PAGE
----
The U.S. Dept. of Commerce (DOC) has announced “a positive preliminary determination” that certain small vertical shaft gasoline engines 99 to 225 cc from China are being sold in the United States at less than fair value. The department said that exporters from China have dumped small vertical shaft engines in the United States at margins between 316.88 and 541.75%
Dumping is when an offshore producer sells its product at a lower price in the importing country than it does in its home country, in other primary markets, or below its production costs. The original petition was filed by Briggs & Stratton Corp. in March.
As part of its investigation into dumping charges, the U.S. International Trade Commission (USITC) said more than 2.26 million engines were imported from China from 2017 through 2019, representing a total value of more than $152 million.
The DOC’s finding covers engines typically from 2 to 6.3 hp (1.95 to 4.75 kW), assembled or disassembled, either imported as loose engines or on equipment such as lawn mowers and pressure washers. Specifically excluded from the scope of the investigation are commercial or heavy commercial engines that have a displacement of 160 cc or greater, a cast iron cylinder liner, an automatic compression release and a muffler with at least three chambers and volume greater than 400 cc.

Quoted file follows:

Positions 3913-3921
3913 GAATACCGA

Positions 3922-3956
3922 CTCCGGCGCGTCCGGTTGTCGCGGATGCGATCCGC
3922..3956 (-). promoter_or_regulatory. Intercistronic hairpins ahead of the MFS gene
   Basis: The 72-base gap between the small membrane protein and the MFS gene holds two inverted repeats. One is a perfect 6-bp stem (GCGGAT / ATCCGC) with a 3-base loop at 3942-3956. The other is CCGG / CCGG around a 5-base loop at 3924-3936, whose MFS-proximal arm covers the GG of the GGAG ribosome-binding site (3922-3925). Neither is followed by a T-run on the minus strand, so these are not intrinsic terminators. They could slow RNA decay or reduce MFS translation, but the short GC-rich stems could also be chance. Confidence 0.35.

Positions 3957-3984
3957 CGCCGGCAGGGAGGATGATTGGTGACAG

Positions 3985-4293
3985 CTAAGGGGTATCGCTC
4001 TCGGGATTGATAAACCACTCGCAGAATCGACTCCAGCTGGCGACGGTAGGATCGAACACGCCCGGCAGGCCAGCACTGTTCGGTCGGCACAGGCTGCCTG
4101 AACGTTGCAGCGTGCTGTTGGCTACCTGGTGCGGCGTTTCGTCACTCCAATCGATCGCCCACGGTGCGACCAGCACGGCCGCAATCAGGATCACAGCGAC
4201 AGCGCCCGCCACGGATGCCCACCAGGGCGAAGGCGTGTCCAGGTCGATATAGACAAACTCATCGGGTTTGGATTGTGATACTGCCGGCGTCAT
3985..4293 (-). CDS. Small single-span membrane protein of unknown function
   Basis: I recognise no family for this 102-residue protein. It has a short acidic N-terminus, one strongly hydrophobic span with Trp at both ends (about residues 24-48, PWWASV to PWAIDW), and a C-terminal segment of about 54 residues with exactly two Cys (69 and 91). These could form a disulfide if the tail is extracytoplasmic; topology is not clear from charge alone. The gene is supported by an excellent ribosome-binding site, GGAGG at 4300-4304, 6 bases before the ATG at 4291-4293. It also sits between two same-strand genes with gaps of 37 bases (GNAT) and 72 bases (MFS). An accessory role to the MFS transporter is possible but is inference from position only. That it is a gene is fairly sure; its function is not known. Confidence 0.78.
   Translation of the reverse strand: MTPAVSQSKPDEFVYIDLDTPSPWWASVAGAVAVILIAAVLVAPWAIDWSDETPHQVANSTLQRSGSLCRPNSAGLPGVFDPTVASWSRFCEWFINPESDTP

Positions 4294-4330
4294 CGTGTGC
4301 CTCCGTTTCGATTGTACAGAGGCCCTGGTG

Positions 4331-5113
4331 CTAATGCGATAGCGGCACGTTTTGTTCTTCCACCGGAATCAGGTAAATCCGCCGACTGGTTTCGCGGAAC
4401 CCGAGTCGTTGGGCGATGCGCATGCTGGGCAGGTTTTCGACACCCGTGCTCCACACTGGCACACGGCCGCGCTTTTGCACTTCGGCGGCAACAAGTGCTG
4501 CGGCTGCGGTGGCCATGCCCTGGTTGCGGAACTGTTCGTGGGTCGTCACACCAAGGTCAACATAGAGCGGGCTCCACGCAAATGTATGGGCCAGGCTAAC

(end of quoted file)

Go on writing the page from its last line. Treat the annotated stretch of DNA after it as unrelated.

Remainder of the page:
As a result of the decision, DOC will instruct U.S. Customs and Border Protection (CBP) to collect cash deposits from importers of small vertical shaft engines from China based on the preliminary rates noted earlier.
DOC is scheduled to announce its final determination in this case on or about December 29. If the final determination is affirmative, the USITC will be scheduled to make its final injury determination on or about Feb. 11, 2021. If DOC makes an affirmative final determination of dumping and the USITC makes an affirmative final injury determination, DOC will issue an anti-dumping order.
As the final determination has yet to be made, Briggs & Stratton declined to comment.